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December 6, 2019

Ecuador’s President proposes another tax reform bill

After the Ecuadorian National Assembly recently rejected and archived the tax reform bill proposed by President Moreno, he has proposed a second tax reform bill that is shorter but maintains many of the income tax and value-added tax (VAT) rules proposed in the first bill with some modifications.

This Tax Alert discusses certain provisions of the current proposed tax reform bill, which could be modified by the National Assembly.

Income tax

The bill would repeal the tax exemption for dividends distributed by Ecuadorian entities, unless the dividends are paid to other Ecuadorian entities. The bill also would include a tax exemption for gains derived from the sale or administration of real estate. Leasing payments would be deductible if the lease is not part of a back-to-back transaction.

Income from agricultural activities would be taxed at a rate from 0% to 2%.

The bill would subject dividends distributed by Ecuadorian companies to nonresidents to income tax withholding. The effective dividend withholding tax would be 10% (tax base of 40% taxed at a 25% rate), which may be reduced under applicable tax treaties assuming eligibility requirements are met.

Thin-capitalization rules

Additionally, the bill would set the thin-capitalization threshold for cross-border, intercompany loans at 20% of income, before mandatory employee profit-sharing, interest, depreciation and amortization. For banks, the threshold would be 300% of the entity’s equity.


The bill would add certain goods to the list of transferred or imported goods that are subject to a 0% VAT rate. The bill also would amend the list of VAT withholding agents.

In addition, the bill would impose a 12% VAT rate on digital services (e.g., supply of web domains, web hosting and cloud computing), when the consumer is an Ecuadorian resident.

The bill would allow nonresidents to act as collection agents for VAT by registering with the Ecuadorian tax authority.

For the VAT payments on digital services:

  • The nonresident would act as a collection agent of the VAT if the supplier is registered in Ecuador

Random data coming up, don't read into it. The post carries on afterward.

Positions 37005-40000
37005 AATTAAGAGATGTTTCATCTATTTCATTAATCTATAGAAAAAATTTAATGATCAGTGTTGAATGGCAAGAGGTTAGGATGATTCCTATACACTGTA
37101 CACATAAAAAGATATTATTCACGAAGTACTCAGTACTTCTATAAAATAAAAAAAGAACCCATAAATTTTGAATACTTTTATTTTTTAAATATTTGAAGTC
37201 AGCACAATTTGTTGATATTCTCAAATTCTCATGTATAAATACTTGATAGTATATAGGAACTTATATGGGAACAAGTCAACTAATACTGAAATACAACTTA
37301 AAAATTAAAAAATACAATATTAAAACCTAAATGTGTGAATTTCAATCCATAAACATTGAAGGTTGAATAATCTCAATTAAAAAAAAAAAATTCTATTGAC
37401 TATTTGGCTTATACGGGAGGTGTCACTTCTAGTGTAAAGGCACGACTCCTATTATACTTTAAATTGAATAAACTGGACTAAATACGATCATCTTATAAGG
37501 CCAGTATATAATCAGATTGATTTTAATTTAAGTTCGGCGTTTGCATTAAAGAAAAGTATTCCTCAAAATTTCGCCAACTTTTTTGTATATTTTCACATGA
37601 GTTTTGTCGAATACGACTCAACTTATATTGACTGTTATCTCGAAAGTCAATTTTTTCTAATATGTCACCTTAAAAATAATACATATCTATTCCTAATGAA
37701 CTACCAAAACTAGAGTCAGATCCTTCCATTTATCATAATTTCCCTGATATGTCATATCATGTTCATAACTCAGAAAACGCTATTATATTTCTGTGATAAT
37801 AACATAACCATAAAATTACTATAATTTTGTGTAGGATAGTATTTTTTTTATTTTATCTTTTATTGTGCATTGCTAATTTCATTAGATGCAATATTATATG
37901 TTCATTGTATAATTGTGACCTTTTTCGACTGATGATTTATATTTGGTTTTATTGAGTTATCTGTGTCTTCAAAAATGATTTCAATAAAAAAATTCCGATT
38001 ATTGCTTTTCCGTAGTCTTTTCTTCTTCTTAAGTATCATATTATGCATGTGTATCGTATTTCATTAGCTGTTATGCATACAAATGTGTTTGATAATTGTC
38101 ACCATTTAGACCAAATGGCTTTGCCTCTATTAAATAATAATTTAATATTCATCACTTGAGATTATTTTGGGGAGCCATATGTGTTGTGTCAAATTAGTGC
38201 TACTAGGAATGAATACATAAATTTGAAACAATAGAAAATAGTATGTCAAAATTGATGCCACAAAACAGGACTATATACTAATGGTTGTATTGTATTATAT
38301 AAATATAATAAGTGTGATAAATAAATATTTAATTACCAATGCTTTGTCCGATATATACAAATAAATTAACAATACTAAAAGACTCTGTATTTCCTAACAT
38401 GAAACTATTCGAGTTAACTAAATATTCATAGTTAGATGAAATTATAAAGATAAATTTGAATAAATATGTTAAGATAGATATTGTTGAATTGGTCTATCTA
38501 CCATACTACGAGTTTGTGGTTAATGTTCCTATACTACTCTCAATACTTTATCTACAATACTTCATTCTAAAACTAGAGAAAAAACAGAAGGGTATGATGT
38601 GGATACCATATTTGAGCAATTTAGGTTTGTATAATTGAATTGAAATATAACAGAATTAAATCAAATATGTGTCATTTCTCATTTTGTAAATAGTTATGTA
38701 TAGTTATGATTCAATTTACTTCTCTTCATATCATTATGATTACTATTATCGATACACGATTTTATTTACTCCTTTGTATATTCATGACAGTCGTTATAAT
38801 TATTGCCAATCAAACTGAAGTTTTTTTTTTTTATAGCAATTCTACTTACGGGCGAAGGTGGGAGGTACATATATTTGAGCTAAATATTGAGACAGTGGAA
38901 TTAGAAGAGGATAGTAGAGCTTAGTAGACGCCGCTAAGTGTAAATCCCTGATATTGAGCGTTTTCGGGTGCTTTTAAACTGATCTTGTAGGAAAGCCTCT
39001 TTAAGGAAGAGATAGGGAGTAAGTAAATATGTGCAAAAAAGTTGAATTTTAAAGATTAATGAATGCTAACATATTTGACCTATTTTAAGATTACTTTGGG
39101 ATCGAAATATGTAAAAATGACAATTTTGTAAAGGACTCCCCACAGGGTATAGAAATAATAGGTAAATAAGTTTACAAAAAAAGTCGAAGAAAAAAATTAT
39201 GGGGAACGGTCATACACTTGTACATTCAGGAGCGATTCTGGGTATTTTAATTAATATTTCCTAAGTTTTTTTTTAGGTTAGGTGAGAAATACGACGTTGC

• The VAT would be directly assumed by the importer of the service through a self-assessment if the supplier is not registered in Ecuador
  • An intermediary (credit card) would act as a withholding agent If there is an intermediary

Outflow tax modifications

The bill would eliminate the 360-day requirement to exempt from the outflow tax principal and interest paid on loans made by international financial institutions or non-specialized financial institutions. Also, the bill would eliminate the 360-day requirement for publicly-traded debt in the Ecuadorian stock market.

Additionally, the bill would exempt from the outflow tax dividends distributed to foreign corporations and nonresident individuals located in low-tax jurisdictions or tax havens. The outflow tax, however, would be triggered when dividends are distributed to foreign corporations owned directly or indirectly by individuals or entities resident in Ecuador that are shareholders of the company distributing the dividends.

The bill would simplify the outflow tax exemption for principal and interest payments on loans made to acquire housing, “microcredits” and productive investments and would eliminate the 360-day requirement.

The bill would eliminate the period during which fixed-term certificates of deposit would be exempt from the outflow tax It also would not allow the outflow tax exemption to apply to payments made between related parties.

For additional information with respect to this Alert, please contact the following:

EY Addvalue Asesores Cia. Ltda., Quito
EY Addvalue Asesores Cia. Ltda., Guayaquil
Ernst & Young LLP (United States), Latin American Business Center, New York
Ernst & Young LLP (United Kingdom), Latin American Business Center, London
Ernst & Young Tax Co., Latin American Business Center, Japan & Asia Pacific



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